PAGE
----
Increased connectivity – including the increasing significance of industrial Internet of Things (IoT), supply chains, customers, and operations – brings new operational cybersecurity risks and threats which demand attention. The critical infrastructure sectors that GE Gas Power’s products support are subject to an ever-changing cyber threat landscape. As such, GE Gas Power continuously integrates end-to-end cybersecurity to ensure integrity throughout the product lifecycle. 

GE Gas Power has developed a product security program based on industry leading standards, such as IEC 62443, to support the design and development of secure products across people, process, and technology  and allow GE Gas Power’s customers to continue to power the future. 

If you are a security researcher looking to report a vulnerability in a GE Gas Power product, please follow the guidelines listed in Vulnerability Response.

If you are looking for GE Gas Power Security Advisories, cyber-applicable TILs, or other cyber-relevant documents, please see the list of documents and links to other resources in Security Advisories.

For the latest on the Executive Order on Securing the United States Bulk-Power System, please see the following One Pager and Frequently Asked Questions released by the United States Department of Energy.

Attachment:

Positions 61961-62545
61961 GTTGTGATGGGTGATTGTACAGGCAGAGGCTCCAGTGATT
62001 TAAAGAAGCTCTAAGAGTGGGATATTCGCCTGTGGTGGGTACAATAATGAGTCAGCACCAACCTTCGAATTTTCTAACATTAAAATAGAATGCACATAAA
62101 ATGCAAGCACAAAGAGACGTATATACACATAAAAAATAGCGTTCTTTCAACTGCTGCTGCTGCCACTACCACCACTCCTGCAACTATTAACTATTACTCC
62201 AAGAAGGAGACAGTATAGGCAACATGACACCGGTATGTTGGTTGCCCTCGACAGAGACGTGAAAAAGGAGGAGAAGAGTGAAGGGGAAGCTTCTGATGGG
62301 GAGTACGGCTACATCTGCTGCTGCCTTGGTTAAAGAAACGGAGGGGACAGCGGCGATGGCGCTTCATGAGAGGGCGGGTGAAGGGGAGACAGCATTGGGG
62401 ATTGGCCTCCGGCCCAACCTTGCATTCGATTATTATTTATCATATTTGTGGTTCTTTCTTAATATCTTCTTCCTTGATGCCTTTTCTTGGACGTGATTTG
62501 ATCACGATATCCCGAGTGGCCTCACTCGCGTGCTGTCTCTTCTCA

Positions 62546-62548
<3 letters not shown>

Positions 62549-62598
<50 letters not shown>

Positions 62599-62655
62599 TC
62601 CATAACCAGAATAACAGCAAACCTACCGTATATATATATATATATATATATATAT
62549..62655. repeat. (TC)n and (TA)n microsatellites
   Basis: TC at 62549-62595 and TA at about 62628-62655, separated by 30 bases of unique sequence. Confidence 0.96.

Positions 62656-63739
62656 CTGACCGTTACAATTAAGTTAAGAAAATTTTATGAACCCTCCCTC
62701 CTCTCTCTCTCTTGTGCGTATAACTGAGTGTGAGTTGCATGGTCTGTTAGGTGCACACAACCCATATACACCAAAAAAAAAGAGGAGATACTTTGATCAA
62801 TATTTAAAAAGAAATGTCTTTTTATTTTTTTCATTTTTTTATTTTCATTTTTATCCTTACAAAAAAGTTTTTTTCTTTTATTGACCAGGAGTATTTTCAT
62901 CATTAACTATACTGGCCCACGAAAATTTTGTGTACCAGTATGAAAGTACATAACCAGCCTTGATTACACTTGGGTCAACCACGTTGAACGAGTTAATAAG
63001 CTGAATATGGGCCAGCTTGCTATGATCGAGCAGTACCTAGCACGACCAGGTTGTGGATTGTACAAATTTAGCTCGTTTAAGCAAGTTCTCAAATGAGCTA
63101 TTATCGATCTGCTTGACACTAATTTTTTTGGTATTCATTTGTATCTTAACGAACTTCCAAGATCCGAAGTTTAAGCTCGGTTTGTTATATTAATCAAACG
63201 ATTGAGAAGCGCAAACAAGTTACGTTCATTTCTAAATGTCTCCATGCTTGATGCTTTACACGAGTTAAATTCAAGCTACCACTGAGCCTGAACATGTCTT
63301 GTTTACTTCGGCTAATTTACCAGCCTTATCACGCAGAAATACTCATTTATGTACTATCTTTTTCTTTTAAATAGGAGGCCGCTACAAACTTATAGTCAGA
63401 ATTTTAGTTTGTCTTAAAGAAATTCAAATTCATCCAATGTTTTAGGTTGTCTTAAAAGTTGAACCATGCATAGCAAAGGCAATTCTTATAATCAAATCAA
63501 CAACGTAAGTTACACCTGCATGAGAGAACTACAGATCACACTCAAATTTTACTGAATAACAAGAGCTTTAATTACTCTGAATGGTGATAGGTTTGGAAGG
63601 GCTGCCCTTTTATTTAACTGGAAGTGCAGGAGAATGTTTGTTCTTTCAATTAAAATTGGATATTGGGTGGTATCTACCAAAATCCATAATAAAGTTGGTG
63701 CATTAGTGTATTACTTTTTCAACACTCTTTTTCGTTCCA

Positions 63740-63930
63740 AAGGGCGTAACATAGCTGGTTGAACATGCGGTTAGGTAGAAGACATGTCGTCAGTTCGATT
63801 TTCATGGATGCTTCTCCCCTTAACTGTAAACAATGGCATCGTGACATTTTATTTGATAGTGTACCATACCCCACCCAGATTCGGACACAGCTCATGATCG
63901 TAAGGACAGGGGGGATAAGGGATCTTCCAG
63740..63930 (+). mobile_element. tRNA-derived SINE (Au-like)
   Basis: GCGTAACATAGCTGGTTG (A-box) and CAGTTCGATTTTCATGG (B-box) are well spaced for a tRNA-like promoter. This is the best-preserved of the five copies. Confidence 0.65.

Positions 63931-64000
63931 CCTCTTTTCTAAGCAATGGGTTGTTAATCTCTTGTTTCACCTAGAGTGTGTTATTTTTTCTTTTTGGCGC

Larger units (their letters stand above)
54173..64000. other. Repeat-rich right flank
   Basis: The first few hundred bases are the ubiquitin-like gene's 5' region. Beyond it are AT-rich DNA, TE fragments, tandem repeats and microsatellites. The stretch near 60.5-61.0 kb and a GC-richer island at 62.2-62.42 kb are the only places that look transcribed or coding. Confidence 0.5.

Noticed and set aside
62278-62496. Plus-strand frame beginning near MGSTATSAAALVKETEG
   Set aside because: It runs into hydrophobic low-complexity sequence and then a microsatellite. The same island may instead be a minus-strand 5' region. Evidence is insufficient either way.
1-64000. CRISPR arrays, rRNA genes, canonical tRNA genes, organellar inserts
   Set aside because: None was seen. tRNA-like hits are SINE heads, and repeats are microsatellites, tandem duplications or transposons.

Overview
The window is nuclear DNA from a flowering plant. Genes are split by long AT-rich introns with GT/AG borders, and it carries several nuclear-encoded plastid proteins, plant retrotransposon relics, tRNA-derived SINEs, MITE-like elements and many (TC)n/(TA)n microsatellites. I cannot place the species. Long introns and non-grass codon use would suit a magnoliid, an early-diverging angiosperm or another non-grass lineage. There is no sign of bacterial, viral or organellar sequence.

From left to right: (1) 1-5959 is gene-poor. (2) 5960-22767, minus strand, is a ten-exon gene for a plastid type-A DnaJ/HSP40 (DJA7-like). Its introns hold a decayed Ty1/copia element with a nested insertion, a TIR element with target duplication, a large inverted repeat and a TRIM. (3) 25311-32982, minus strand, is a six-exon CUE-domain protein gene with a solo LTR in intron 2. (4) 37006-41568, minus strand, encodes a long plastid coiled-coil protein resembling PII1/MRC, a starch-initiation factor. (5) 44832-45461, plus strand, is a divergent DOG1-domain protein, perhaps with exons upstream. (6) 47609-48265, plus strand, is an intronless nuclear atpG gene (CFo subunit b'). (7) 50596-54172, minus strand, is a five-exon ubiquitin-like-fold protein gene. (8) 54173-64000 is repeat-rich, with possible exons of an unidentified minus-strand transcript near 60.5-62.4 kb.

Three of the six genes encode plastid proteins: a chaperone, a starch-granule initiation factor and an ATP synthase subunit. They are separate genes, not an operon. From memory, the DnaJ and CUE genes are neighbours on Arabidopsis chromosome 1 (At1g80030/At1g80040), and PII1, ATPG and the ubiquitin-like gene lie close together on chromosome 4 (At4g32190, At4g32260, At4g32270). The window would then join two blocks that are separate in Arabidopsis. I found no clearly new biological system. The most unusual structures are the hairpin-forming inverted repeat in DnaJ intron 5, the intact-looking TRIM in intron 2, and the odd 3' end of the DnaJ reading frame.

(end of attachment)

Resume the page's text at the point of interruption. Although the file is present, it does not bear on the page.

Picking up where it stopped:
Our Committment

GE Gas Power’s products operate in a highly dynamic operating environment which is marked by threats that are constantly changing and evolving. As such, it is critical that GE Gas Power maintains product security throughout the product lifecycle of marketed products, including components sourced from third party suppliers.

The GE Gas Power Product Cybersecurity White Paper contains a concise summary of our committment to integrating security throughout the life cycle of each of our products, from inception to end-of-life.

You can also view a summary of the various areas of the GE Gas Power Product Cybersecurity Program below.

Our Program

GE Gas Power has established a product security program driven by and tied to the NIST Framework for Improving Critical Infrastructure Cybersecurity (Version 1.1) and incorporates other leading industry practices, including NERC CIP, ISO 27001/2, IEC 62443, and NIS. The program is focused on reducing the cybersecurity risk associated with cyber applicable products, enabling GE Gas Power to be vigilant towards emerging threats and continuously improve cybersecurity early on and throughout the product development lifecycle. To accomplish this, GE Gas Power has established key areas of a product security program from a programmatic level, including, but not limited to, designating Product Security Leads (PSL), a defined product security program framework, a well-structured governance model, and product-level security controls (e.g., remote access, access management, logging and monitoring).

Design and Development